Each year in honor of Florence Nightingale’s Birthday, we take time to recognize the caring, the commitment, devotion, and expertise of the nurses who take care of patients. Nursing is the most vital piece of patient care. They implement physician orders to speed recovery, hold the patients hand during treatments, provide comfort during times of loss, listen and seek opportunities and avenues to improve patient’s lives every day.
Recognition of our nursing staff involves a reception in their honor during the day and the celebration cart that rounded on the nursing units on the night shift. Gift cards donated by the Patient Care Managers and other Leaders are given away in a lottery drawing. Nominations are accepted from physicians and their peers for outstanding nurse of each department. During the reception, awards are presented to each units outstanding nurse.
The profession of nursing has evolved since the days of Florence Nightingale and even today changes occur every day with nursing and healthcare. Yet, nursing remains at the heart of healthcare, which is why we take time to celebrate all they do for our patients.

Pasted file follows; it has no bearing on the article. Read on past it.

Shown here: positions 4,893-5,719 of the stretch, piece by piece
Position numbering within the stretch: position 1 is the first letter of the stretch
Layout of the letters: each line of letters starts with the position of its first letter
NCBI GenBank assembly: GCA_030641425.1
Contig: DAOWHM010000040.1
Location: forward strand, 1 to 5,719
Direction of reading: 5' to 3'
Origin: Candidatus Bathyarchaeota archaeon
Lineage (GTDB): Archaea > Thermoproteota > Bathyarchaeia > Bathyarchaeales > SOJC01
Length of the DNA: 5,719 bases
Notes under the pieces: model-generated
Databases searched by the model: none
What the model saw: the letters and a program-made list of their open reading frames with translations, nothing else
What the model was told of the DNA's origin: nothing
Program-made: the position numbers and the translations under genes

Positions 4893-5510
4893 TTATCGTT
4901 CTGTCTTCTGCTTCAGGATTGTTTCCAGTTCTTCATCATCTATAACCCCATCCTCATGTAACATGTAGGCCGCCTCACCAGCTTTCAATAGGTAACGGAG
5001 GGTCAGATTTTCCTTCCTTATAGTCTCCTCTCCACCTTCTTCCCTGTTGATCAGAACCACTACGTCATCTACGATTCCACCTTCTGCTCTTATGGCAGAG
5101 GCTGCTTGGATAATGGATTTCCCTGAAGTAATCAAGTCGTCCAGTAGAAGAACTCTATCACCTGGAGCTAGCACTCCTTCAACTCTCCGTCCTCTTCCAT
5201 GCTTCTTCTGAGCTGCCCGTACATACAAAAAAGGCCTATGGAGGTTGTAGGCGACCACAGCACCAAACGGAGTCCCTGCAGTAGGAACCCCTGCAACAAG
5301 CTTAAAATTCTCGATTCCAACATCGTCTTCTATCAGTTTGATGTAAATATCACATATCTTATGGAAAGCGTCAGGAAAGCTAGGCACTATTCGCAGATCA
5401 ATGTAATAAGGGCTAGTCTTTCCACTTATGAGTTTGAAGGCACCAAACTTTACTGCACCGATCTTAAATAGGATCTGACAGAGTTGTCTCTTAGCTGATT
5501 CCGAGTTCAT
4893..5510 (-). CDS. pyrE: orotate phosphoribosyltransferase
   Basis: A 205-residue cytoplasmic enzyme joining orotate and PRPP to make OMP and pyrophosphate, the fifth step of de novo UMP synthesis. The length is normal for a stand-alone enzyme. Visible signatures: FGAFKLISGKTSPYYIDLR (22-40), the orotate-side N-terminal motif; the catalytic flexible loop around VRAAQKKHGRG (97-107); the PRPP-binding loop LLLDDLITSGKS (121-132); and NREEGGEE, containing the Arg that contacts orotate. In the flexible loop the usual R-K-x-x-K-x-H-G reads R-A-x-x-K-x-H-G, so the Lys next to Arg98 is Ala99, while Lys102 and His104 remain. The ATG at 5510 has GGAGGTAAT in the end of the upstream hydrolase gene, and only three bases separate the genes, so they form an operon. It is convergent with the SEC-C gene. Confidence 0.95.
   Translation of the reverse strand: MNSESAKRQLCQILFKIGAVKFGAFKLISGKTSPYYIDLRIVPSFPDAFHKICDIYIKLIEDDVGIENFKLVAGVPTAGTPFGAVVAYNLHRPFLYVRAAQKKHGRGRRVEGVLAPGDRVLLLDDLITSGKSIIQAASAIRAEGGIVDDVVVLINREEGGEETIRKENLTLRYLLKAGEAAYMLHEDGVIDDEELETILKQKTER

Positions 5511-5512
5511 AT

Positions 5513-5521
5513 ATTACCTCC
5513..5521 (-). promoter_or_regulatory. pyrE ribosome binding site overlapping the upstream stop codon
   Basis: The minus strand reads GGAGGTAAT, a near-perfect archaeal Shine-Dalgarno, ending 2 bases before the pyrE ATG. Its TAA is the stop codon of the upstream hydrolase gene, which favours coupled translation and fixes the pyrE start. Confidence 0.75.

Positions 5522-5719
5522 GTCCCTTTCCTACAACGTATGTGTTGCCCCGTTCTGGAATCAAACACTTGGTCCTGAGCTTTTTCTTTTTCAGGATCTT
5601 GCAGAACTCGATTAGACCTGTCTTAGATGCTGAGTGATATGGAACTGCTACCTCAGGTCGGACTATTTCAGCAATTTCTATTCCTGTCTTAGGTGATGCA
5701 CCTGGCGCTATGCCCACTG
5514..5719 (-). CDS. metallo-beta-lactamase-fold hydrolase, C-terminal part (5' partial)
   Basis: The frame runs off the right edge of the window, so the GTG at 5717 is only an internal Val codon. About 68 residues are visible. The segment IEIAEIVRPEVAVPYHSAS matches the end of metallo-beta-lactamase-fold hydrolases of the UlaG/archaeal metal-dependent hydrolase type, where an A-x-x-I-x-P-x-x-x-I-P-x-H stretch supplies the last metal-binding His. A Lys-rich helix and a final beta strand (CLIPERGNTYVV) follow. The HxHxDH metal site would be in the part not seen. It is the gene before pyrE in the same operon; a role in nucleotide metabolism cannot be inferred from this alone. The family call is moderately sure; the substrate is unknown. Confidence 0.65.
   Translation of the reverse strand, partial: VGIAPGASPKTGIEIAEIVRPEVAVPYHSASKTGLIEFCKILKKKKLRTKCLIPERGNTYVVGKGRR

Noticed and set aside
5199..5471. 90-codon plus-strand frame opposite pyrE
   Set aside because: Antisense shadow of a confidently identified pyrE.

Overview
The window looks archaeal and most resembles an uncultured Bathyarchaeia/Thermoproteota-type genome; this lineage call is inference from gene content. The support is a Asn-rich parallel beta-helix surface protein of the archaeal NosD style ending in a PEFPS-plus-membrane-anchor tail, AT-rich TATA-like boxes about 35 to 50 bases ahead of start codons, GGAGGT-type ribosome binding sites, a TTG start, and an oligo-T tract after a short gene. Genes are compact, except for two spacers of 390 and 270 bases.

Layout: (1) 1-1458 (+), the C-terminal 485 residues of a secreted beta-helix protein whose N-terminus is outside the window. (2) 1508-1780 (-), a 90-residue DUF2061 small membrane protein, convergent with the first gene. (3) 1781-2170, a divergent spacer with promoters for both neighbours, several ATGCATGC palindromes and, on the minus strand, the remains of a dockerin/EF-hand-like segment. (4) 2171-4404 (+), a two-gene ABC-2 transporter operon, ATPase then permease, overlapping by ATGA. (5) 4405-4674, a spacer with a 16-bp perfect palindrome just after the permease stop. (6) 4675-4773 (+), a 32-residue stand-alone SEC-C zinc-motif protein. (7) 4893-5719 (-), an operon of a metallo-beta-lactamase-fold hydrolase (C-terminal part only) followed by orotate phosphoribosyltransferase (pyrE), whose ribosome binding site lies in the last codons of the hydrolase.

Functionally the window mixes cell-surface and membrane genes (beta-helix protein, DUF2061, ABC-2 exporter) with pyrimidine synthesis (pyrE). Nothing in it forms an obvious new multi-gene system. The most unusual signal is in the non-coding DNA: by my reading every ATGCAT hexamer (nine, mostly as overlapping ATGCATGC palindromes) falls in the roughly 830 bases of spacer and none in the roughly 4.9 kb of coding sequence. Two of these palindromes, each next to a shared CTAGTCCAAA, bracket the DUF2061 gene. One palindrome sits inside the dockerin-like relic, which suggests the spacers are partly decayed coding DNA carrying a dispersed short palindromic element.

The DAISY Foundation was established in 2000 by members Patrick Barnes. He died at the age of 33 from complications of Idiopathic ThrombocyticPurpura (ITP). Like many families we see every day that go through this kind of horrific loss, the Barnes family wanted to find a way to turn their grief into something positive and do something that would honor how very special Patrick was.
The family developed the DAISY Foundation—an acronym for Diseases Attacking the Immune System. As the family brainstormed about what this foundation would function, they kept coming back to one positive thing they found solace from during Pat’s eight week illness: the amazing care he and his family received from Pat’s nurses, even when he was sedated. The family was impressed by the clinical care Pat’s nurses provided and overwhelmed by the level of compassion and kindness that his nurses brought to Pat’s beside consistently everyday. The family came to understand that the communication and attention being paid to Pat was a very important part of the clinical care nurses provide. Because of this experience, the DAISY Foundation was “born” and there are now about 1,000 healthcare organizations (HMH included) in seven countries, committed to honoring nurses with The Daisy Award. To date, the Foundation has recognized over 18,000 nurses for their extraordinary care, and over 120,000 stories of extraordinary nursing care have been written in Daisy nominations.
Hardin Memorial Hospital began recognizing nurses with The Daisy Award in April 2012. The DAISY Award truly exemplifies the alignment in our journey through the “Art of Caring”.